Verizon has pumped an OTA system update down the pipeline for the Galaxy Tab 2 10.1 that adds a few nice features that should pump more life into a tablet that is now a year and a half old. Owners who have maxed out their 16 or 32GB of internal storage will be pleased to know that they can now move apps to an SD card, an option that can be a godsend for a tablet that may be used primarily for gaming.
Last week we reported that the AT&T version of the Samsung Galaxy Note 3 had a root method from a couple of enterprising gentlemen over at XDA. The same team-up of designgears and Chainfire has now reproduced the Root De La Vega root method for Verizon's Note 3 (model number SM-N900V), which isn't quite as appropriate as far as the name goes, but it's just as awesome.
The same unfortunate conditions apply for the Verizon version of this exploit.
It's a good day to be a Samsung fan: they've delivered right on schedule. The flagship Galaxy Note 3 is available on Verizon starting today at the standard $299.99 subsidized price tag, $699.99 (ouch) unsubsidized, or $29.31 a month on the Edge plan. If you prefer your notation experience both larger and without a two-year contract, the Galaxy Note 10.1 2014 Edition (WiFi only) is also going on sale at the usual retail locations, starting at $549.99 for the 16GB model.
In the storied history of ugly phones, there are few that can stand up to the horrendous might of the Casio G’zOne Commando. This device may not be a looker, but it's rugged and now it has a spiffy new software update. Version C771M140 is available to download now for anyone still hauling the original Commando around.
The new software package makes a few changes to the functionality of the Commando, but it doesn't push it past Android 2.3.
Verizon is the only major carrier in the US who offers the HTC One with Android 4.2, but that doesn't mean squat if you intend to flash a custom ROM on it anyway. Sense 5 is fast, attractive, and stable - but it isn't for everyone. The app drawer could use some work, and the launcher isn't exactly the easiest to customize. Besides, the available options pale in comparison to what CyanogenMod offers out of the box.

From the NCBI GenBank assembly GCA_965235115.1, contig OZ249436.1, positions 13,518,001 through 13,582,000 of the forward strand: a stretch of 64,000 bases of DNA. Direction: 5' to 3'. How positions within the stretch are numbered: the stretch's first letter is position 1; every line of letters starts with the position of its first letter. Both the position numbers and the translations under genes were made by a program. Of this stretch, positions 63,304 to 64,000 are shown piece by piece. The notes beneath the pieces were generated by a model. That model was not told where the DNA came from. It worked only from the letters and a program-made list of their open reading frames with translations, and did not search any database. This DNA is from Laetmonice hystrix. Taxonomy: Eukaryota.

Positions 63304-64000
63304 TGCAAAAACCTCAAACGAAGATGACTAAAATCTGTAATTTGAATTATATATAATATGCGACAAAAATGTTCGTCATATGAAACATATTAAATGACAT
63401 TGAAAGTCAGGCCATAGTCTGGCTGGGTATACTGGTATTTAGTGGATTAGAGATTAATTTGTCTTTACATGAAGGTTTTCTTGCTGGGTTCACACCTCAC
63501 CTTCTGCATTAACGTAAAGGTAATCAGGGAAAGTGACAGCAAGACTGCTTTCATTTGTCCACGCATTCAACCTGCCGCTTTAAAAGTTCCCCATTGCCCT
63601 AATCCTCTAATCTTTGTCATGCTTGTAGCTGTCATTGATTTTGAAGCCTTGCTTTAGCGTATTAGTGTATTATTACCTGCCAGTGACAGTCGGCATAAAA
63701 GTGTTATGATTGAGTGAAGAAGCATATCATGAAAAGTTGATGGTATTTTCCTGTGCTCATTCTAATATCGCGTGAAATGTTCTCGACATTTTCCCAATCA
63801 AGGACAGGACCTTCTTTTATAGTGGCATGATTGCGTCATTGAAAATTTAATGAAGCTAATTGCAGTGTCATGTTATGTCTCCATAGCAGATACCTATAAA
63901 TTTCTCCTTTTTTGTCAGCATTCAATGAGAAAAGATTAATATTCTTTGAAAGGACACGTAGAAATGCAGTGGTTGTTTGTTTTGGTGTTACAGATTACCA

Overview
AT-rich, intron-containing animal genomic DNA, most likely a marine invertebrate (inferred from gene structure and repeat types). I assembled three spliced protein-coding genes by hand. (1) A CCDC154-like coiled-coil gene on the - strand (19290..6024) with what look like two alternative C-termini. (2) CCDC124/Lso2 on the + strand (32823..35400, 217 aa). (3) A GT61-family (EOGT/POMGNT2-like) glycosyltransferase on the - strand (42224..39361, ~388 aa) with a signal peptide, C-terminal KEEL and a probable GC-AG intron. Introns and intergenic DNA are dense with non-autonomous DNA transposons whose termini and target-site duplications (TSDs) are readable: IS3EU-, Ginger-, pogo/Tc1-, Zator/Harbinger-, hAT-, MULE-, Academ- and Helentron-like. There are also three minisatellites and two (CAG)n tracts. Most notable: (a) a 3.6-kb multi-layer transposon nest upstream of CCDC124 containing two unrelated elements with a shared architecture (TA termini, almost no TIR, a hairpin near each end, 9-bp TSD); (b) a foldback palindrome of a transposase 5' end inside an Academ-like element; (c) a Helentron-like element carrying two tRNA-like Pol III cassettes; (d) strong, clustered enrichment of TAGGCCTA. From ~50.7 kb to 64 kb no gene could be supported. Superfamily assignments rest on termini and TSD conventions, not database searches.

The LG G2 is available from plenty of carriers in the US right now, but Verizon customers have an opportunity to save some cash on LG's latest and greatest. The G2 is down to $149.99 through Wirefly, and you get an even better deal if you're porting in a number with a free $30 Visa gift card.
The LG G2 is packing a Qualcomm Snapdragon 800 processor, 2GB of RAM, and a super-thin 1920x1080 LCD screen.
In our review of the Motorola DROID Ultra, we labeled it a phone in search of an audience. Still, if you like the Moto X but prefer capacitive navigation buttons, or you like the larger display that the DROID Ultra offers, then maybe this phone is for you. If this is the case, listen up. Amazon has dropped the price of the handset down to $99.99 with a new two-year contract, a full $100 off the normal price, and they're offering it in black and red.
Both AT&T and Verizon have repeatedly and vociferously stated that their policy of locking bootloaders isn't going away any time soon. And in both cases, public-spirited security researcher Dan Rosenberg has managed to fox them on at least some hardware. Like a mischievous trickster deity, the Loki tool has been pressed into service to work around the locked bootloaders of various Samsung and LG devices, and the latest update adds support for the flagship LG G2 on both carriers.
Earlier today we reported that Verizon is currently denying owners of the Nexus 7 2013 LTE model the ability to access new data lines on the company's network. We reached out to a Verizon representative for comment, and here's what we got back:
This is not yet a device that is Verizon 4G LTE certified. We’ll let folks know when its certified.
Since that's a little on the vague side we requested some clarification, and received the following additional response.